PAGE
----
The members of this jury were little, everyday men, none of them gentlemen, as Penn was described in the indictment, men of no importance. In ordinary circumstances a trial for disturbing the peace would have been held before only a single judge, who would quickly have sent the accused to jail, and the case would have been forgotten. But Penn had fired the Quakers with his dogged insistence that they had the right to worship their own God in their own way; to doll their headgear to no man, not even to any judge, for to God only was such obeisance due: and to meet quietly Io worship in the open air in Gracechuich Street (sometimes known as “Gracious Street”), in the parish of Bridgeware!, London.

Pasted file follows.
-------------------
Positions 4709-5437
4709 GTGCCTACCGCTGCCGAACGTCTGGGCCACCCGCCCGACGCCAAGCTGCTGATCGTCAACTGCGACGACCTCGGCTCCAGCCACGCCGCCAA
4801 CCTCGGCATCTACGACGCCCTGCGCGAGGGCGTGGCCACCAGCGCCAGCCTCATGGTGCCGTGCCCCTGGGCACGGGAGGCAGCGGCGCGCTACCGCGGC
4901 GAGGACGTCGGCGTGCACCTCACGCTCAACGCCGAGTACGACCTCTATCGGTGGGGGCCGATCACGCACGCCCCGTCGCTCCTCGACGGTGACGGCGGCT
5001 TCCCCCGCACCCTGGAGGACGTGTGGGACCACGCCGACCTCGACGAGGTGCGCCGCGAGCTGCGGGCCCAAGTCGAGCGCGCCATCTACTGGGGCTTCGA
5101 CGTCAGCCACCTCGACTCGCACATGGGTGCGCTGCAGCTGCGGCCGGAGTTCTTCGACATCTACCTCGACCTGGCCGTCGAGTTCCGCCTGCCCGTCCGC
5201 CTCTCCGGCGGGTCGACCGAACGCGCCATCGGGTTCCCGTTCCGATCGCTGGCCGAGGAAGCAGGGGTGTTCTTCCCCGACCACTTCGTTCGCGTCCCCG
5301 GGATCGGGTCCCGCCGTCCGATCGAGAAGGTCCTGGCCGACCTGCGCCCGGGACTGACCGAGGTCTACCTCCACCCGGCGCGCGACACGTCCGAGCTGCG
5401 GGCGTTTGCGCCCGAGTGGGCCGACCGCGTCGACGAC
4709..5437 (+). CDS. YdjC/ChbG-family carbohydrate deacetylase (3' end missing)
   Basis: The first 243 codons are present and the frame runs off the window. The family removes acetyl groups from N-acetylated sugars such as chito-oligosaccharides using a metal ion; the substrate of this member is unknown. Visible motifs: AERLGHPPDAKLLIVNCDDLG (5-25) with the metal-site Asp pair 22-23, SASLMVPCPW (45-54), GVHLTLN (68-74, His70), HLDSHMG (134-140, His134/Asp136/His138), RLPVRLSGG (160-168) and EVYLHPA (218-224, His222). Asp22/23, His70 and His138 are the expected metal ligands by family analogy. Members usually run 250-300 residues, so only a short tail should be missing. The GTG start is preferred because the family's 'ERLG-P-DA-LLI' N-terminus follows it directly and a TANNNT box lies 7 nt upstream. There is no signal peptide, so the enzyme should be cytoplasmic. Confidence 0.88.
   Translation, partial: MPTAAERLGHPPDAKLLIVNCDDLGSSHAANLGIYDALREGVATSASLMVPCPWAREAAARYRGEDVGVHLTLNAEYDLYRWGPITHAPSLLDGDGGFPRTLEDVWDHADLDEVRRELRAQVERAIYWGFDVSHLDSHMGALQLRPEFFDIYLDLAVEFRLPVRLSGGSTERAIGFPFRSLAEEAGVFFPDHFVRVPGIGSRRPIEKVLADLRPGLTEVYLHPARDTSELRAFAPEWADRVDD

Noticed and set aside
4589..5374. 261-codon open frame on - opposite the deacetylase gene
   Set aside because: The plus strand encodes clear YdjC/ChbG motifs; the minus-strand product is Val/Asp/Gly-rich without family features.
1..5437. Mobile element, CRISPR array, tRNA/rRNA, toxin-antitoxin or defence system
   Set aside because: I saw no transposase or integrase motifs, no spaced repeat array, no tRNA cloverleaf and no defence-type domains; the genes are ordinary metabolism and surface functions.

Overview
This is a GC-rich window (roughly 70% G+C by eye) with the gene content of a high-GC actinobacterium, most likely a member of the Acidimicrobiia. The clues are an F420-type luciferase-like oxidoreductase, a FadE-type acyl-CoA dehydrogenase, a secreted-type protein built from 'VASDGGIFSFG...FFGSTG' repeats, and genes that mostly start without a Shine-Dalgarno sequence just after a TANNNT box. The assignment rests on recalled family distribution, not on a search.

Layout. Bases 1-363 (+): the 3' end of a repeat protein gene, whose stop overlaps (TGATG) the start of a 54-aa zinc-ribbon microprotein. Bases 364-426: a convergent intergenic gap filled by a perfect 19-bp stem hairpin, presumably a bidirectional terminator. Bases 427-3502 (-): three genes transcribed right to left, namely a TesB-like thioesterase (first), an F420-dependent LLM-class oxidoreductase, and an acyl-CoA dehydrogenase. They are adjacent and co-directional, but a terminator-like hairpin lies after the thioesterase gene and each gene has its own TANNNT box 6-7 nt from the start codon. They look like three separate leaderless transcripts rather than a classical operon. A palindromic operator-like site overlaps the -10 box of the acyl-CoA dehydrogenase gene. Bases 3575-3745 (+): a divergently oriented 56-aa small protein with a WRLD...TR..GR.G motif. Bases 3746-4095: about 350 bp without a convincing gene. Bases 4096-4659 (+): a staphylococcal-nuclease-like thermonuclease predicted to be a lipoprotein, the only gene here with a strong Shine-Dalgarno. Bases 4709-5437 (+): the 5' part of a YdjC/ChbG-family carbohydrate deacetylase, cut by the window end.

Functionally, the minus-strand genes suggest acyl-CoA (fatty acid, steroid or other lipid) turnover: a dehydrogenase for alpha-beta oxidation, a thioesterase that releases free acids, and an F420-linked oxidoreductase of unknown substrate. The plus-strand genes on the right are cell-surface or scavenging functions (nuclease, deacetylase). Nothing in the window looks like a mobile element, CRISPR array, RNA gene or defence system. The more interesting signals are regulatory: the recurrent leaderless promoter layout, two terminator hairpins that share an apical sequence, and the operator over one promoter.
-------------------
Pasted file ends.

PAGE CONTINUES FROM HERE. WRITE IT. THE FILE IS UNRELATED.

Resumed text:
Penn was behind this “nuisance,” and was causing all the trouble, claiming the lights of Englishmen—just as it Quakers could be thought of in those terms. So the Crown decided to put on a show; and summoned the Lord Mayor, Sir Samuel Starling, in his robes and his massive gold chain and his rather pitiful ignorance of the law, even if he cotdd recognize a nuisance, especially when “rights” were being claimed to defend it. With him sat the Recorder, John Howel, the chief criminal judge of the City of London, equally unlearned in the law which he was supposed to administer, a stupid man with little to sustain him except a few worn-thin Latin proverbs which he took delight in misapplying. He was a dull, heavy man, who was soon angry when the trial came alive, and kept his hot temper simmering; he suspected that Penn was making fun of him—which indeed Penn was. Sir John Robinson, the prosecutor for the Crown, was Lieutenant of the Tower and had come to know this obstinate young Quaker agitator and pamphleteer when he had been sent to the Tower for nine months not long before to keep him out of mischief—“in safe custody,” as the phrase went. Four aldermen also sat on the bench, all of them knights, and three knighted sheriffs. And there was a goodly crowd of spectators who hated judges, and would not observe silence in court, and so strongly expressed their sympathy with the prisoners that now and then the Recorder had to call them to order.